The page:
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Prior experience with existing Vector Averaging Current Meters (VACM) led us to design a much smaller and cheaper replacement. Existing units were large and expensive primarily because of the machined metal pressure case.


We experimented with urethane castings to produce lightweight inexpensive enclosures for instruments that would withstand most ocean environments. We found that simple, light weight and inexpensive castings could replace the machined metal housings for use in all but the greatest ocean depths. We developed the electronics to sense the rotation of a rotor driven by water movement, and a vane to sense the relative direction of water flow. AO developed its own flux gate compass to determine the VACM's orientation in the Earth's magnetic field. Pressure and temperature sensors rounded out the detection suite.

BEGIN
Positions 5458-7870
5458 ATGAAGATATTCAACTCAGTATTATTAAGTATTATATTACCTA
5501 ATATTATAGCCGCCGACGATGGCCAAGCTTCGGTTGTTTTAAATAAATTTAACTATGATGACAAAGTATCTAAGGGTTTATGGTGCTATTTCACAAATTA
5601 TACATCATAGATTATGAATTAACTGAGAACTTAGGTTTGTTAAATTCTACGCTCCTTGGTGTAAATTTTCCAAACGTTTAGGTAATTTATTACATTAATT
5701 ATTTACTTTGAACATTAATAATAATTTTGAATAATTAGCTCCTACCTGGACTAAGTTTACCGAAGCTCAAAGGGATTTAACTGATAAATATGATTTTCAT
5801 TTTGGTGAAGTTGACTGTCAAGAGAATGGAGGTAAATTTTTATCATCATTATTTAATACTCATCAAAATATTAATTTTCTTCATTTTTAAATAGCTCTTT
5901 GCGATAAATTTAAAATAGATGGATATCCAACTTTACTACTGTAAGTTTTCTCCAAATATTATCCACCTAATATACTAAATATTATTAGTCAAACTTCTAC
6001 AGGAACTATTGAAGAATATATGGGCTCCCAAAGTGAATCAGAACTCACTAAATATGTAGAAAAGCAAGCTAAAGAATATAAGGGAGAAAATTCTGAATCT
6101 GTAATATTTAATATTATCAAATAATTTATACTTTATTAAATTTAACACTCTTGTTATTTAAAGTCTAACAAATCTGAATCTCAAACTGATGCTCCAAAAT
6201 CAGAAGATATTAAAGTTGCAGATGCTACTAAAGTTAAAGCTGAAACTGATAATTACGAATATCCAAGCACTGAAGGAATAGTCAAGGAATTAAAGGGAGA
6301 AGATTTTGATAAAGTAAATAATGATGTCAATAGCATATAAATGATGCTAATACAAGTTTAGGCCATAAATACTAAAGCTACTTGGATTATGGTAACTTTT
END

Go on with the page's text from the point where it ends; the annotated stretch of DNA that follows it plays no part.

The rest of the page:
A processor accumulated data from the sensors and processed the information to calculate the direction and speed of water flow relative to the Earth's magnetic field. The data were stored in internal nonvolatile memory. Because the assembly was completely enclosed in the casting we had to develop a means to recover the data without opening the assembly. The Alpha Omega Inductive Communications Interface used coils inside the casting as half of a transformer, and coils on an external adapter as the other half.


The new AO VACM was a low cost, light weight replacement for the older instruments. It served as the precursor of an inexpensive Expendable VACM.

VACM Retrofit Expendable VACM Inductive Interface